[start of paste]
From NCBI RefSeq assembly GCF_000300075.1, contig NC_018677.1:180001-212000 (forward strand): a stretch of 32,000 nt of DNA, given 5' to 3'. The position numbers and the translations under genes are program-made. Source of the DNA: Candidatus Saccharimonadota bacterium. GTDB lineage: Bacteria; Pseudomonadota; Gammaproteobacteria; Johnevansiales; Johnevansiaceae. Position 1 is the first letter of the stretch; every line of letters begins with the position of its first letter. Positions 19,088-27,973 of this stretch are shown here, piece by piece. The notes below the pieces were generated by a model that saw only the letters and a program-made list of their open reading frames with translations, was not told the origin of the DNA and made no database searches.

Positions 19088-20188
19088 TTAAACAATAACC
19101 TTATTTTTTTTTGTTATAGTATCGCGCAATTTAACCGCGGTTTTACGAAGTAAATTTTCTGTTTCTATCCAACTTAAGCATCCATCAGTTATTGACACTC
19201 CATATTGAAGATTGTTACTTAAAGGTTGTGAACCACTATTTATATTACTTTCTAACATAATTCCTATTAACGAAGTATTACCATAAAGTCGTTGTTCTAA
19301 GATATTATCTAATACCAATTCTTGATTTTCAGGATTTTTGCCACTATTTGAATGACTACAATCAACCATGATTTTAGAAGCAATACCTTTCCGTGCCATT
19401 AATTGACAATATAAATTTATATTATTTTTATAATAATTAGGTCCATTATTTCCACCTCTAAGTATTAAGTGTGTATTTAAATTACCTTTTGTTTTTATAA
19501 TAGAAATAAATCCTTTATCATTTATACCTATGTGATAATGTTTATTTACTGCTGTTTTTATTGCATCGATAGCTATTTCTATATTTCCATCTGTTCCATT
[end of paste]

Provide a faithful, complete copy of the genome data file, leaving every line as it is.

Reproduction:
From NCBI RefSeq assembly GCF_000300075.1, contig NC_018677.1:180001-212000 (forward strand): a stretch of 32,000 nt of DNA, given 5' to 3'. The position numbers and the translations under genes are program-made. Source of the DNA: Candidatus Saccharimonadota bacterium. GTDB lineage: Bacteria; Pseudomonadota; Gammaproteobacteria; Johnevansiales; Johnevansiaceae. Position 1 is the first letter of the stretch; every line of letters begins with the position of its first letter. Positions 19,088-27,973 of this stretch are shown here, piece by piece. The notes below the pieces were generated by a model that saw only the letters and a program-made list of their open reading frames with translations, was not told the origin of the DNA and made no database searches.

Positions 19088-20188
19088 TTAAACAATAACC
19101 TTATTTTTTTTTGTTATAGTATCGCGCAATTTAACCGCGGTTTTACGAAGTAAATTTTCTGTTTCTATCCAACTTAAGCATCCATCAGTTATTGACACTC
19201 CATATTGAAGATTGTTACTTAAAGGTTGTGAACCACTATTTATATTACTTTCTAACATAATTCCTATTAACGAAGTATTACCATAAAGTCGTTGTTCTAA
19301 GATATTATCTAATACCAATTCTTGATTTTCAGGATTTTTGCCACTATTTGAATGACTACAATCAACCATGATTTTAGAAGCAATACCTTTCCGTGCCATT
19401 AATTGACAATATAAATTTATATTATTTTTATAATAATTAGGTCCATTATTTCCACCTCTAAGTATTAAGTGTGTATTTAAATTACCTTTTGTTTTTATAA
19501 TAGAAATAAATCCTTTATCATTTATACCTATGTGATAATGTTTATTTACTGCTGTTTTTATTGCATCGATAGCTATTTCTATATTTCCATCTGTTCCATT